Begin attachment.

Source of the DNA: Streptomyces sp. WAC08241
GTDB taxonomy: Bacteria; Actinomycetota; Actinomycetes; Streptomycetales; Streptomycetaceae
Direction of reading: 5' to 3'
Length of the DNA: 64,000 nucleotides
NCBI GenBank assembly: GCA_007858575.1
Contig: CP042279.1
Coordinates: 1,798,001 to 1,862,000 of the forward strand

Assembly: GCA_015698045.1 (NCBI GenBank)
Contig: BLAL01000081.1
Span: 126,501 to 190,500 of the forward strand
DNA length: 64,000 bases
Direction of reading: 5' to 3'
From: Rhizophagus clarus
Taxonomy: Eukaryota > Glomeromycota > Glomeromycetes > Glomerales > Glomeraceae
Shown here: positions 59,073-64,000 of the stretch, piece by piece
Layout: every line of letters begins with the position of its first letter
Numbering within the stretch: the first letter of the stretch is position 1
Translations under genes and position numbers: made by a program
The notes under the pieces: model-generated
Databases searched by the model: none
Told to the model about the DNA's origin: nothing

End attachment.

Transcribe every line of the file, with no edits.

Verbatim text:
Source of the DNA: Streptomyces sp. WAC08241
GTDB taxonomy: Bacteria; Actinomycetota; Actinomycetes; Streptomycetales; Streptomycetaceae
Direction of reading: 5' to 3'
Length of the DNA: 64,000 nucleotides
NCBI GenBank assembly: GCA_007858575.1
Contig: CP042279.1
Coordinates: 1,798,001 to 1,862,000 of the forward strand

Assembly: GCA_015698045.1 (NCBI GenBank)
Contig: BLAL01000081.1
Span: 126,501 to 190,500 of the forward strand
DNA length: 64,000 bases
Direction of reading: 5' to 3'
From: Rhizophagus clarus
Taxonomy: Eukaryota > Glomeromycota > Glomeromycetes > Glomerales > Glomeraceae
Shown here: positions 59,073-64,000 of the stretch, piece by piece
Layout: every line of letters begins with the position of its first letter
Numbering within the stretch: the first letter of the stretch is position 1
Translations under genes and position numbers: made by a program
The notes under the pieces: model-generated
Databases searched by the model: none
Told to the model about the DNA's origin: nothing